I knew going into the Hot Dog Shoppe that their fries are the "fresh cut" variety from which I normally shy away because they are all limp and greasy. But, having no other choices for a side, and given the fact that so many people recommended getting them with the "sauce", I went ahead and ordered them. The fries were exactly what I was expecting, so I won't belabor that point with incessant complaints. The chili on the fries was a nice idea in that it added a nice textural contrast. However, the wet chili tended to exacerbate the "moistness" of the french fries themselves.

As I sat there eating my sauced fries (and thinking to myself that probably the only way I would truly enjoy this meal is if I was sauced myself), I returned to that nagging feeling about the chili they served. The restaurant makes a point of making sure you know that the chili is homemade. I searched my memory for a minute and it suddenly hit me: I remember eating a strikingly similar chili back in my college days, when canned foods were not only convenient, but cheap, too. The brand of chili, you might ask? Hormel meat chili with no beans. Yes, that was it!

Now, gentle reader, I am in no way stating that the Hot Dog Shoppe is not making their own chili on a daily basis completely from scratch. However, what I am saying is that by employing your favorite brand of hot dog and hot dog bun and then going to your local supermarket and picking up these handy items,


you can save yourself the time and gas required to drive out to Warren, Ohio and still have a very similar experience. From all of the positive comments I'd read on the web about this restaurant, I was expecting a lot more. Unfortunately, what I found was something I could make myself at home using ingredients I didn't have to drive 45 minutes each way to get.

If you happen to be on the west side of Warren for some completely unrelated reason, stop by and experience this local favorite for yourself. Otherwise, I'd say this place isn't worth the trip.

Hot Dog Shoppe on Urbanspoon

6 comments:

elecpenciljim said...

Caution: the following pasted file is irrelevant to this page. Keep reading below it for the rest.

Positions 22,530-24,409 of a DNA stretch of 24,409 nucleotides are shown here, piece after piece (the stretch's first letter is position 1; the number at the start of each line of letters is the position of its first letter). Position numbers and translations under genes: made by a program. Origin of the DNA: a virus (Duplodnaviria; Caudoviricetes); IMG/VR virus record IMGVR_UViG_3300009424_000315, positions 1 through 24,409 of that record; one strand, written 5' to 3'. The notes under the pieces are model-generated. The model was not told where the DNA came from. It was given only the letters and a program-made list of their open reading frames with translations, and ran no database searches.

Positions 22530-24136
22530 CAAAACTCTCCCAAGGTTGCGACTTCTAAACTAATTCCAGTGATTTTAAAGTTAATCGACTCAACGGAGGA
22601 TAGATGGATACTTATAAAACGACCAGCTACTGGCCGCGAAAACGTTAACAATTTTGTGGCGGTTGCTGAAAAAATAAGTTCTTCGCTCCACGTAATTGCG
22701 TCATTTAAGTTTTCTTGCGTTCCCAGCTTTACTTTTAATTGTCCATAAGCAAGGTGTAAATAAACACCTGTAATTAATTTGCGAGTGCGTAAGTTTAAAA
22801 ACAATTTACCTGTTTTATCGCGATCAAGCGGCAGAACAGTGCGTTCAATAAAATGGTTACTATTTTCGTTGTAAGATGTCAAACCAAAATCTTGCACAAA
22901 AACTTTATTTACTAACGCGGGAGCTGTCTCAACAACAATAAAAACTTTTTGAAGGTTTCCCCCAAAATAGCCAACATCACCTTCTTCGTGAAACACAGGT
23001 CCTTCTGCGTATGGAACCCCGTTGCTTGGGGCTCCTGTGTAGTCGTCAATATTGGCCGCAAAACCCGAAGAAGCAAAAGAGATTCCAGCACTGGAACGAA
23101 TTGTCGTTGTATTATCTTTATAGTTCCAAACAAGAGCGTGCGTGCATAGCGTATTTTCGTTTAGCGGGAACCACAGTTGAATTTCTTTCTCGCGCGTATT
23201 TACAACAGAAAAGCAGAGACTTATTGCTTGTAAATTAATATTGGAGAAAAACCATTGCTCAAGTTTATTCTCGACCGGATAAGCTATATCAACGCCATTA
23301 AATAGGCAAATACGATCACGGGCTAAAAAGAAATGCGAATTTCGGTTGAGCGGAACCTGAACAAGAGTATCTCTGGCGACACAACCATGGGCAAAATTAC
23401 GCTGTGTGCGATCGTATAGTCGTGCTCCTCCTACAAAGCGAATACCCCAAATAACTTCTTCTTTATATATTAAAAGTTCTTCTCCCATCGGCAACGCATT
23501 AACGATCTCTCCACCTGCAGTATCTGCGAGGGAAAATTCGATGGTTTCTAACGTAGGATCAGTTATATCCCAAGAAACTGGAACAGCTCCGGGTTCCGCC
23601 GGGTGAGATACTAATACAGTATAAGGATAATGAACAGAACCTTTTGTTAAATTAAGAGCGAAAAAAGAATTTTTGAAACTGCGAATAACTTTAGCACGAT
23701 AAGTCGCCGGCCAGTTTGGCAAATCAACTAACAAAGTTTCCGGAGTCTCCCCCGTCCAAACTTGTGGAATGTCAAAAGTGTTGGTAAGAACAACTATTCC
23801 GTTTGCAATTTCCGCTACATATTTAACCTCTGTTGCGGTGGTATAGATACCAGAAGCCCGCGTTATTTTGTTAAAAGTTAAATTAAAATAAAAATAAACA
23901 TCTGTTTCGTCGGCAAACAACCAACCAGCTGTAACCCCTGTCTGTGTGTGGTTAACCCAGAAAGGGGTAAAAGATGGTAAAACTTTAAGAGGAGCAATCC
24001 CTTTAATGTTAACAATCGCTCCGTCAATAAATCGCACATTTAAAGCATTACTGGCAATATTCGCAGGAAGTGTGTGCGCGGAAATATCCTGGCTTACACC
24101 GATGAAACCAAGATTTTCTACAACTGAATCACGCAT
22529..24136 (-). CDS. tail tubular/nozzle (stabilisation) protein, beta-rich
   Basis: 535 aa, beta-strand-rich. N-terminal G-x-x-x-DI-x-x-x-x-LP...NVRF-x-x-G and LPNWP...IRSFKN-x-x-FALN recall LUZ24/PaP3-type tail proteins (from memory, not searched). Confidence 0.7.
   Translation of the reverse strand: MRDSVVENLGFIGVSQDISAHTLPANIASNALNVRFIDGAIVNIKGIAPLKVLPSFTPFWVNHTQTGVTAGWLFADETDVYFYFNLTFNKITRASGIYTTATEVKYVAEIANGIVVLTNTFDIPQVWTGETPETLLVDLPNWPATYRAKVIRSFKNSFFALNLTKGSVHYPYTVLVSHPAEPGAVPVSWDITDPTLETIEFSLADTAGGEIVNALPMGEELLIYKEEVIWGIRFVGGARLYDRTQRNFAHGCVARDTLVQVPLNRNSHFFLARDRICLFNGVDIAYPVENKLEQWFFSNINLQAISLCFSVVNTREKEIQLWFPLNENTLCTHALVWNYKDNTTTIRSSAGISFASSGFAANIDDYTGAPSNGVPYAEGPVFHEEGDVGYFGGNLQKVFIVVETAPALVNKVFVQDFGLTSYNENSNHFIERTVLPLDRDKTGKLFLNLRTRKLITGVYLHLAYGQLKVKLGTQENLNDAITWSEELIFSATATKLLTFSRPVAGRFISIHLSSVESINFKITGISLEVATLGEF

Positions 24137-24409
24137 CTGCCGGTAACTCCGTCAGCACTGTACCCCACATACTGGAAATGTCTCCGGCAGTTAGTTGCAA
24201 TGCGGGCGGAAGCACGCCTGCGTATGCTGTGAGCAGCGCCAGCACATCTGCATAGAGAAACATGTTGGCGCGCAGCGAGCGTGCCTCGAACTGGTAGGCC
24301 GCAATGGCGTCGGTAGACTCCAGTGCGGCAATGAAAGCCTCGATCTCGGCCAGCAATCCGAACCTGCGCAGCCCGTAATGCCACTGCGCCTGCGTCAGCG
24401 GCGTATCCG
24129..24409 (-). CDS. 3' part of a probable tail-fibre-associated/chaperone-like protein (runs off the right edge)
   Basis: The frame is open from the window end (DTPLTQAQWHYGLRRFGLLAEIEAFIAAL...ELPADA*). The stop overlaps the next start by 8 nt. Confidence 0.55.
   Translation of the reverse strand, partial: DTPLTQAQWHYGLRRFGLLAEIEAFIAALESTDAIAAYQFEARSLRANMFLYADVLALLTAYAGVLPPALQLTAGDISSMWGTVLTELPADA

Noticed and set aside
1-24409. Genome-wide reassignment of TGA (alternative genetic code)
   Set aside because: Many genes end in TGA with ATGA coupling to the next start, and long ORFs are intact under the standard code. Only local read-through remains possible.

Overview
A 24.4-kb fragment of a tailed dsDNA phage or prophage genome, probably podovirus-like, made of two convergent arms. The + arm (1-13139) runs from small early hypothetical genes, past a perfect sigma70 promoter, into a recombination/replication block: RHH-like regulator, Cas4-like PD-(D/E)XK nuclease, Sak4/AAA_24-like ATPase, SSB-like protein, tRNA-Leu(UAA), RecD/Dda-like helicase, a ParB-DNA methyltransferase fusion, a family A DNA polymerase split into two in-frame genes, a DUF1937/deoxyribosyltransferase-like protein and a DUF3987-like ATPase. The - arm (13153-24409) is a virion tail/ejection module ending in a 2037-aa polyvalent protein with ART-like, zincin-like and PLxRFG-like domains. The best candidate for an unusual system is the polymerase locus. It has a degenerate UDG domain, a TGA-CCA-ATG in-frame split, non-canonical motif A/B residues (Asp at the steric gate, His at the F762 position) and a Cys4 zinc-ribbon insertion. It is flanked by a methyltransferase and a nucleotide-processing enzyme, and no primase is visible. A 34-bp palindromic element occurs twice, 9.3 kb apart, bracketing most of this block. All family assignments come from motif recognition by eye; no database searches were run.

I couldn't disagree with you more. I love the Hot Dog Shoppe and have gone there for years. I live between it and the one in Girard and go to one or the other several times a month.

Tino said...

@elecpenciljim: It doesn't surprise me to find that you disagree with what I wrote. Based on the sheer number of patrons in the restaurant on the day that I visited, I'm sure there are many more who might disagree as well. Had I grown up in Warren or Girard eating at this establishment often, perhaps I would have a different point of view rather than as an outsider visiting for the first time.

All that said, I stand by what I wrote about my experience. In every review I do, I try and get as many tastes as I can muster during my visit before rendering my final opinion. And in the end, it IS just that, my opinion.

Look at it this way ... at least you won't have to compete with me for a seat at one of the long lunch tables.

John said...

The Hot Dog Shoppe's sauce is made with ketchup, ground beef, and chili powder, not Hormel Chili

Tino said...

@John: Perhaps you missed this line in the blog post:

"Now, gentle reader, I am in no way stating that the Hot Dog Shoppe is not making their own chili on a daily basis completely from scratch."

Lindsey. said...

I think it must be one of those hometown things that you love when you grow up on it. I grew up by the Jib Jab in Girard, and every time my family goes back to visit (we live in Michigan now) we stop to get fries with extra cheese. My siblings and I would swear it's the best cheese in the world. However, out-of-towners we've brought to eat there always wonder why we're so fascinated by it.

Tino said...

@Lindsey: I think you hit the nail right on the head. My meal wasn't bad, it just didn't live up to the hype of all the comments on the Internet (and there were a ton).